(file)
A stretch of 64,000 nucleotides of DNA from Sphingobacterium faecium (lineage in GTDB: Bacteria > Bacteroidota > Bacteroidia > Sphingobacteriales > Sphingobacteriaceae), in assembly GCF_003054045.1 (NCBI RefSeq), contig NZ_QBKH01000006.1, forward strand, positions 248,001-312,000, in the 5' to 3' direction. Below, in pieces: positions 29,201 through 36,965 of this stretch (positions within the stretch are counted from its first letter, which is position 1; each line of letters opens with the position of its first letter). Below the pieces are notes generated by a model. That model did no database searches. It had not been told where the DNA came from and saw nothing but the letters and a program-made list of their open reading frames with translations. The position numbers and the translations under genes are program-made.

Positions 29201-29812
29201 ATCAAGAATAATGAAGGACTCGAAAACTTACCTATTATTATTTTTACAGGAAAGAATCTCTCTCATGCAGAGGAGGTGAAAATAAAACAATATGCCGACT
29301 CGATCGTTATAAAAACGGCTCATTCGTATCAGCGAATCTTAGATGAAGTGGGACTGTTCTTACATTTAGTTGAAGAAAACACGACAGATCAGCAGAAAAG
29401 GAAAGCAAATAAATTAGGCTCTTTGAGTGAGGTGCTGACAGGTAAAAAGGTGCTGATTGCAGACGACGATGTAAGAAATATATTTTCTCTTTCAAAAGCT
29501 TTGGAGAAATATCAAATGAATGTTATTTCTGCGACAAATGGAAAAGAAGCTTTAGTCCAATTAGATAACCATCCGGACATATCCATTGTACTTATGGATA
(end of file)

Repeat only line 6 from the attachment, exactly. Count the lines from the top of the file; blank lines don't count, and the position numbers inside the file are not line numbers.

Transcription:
29501 TTGGAGAAATATCAAATGAATGTTATTTCTGCGACAAATGGAAAAGAAGCTTTAGTCCAATTAGATAACCATCCGGACATATCCATTGTACTTATGGATA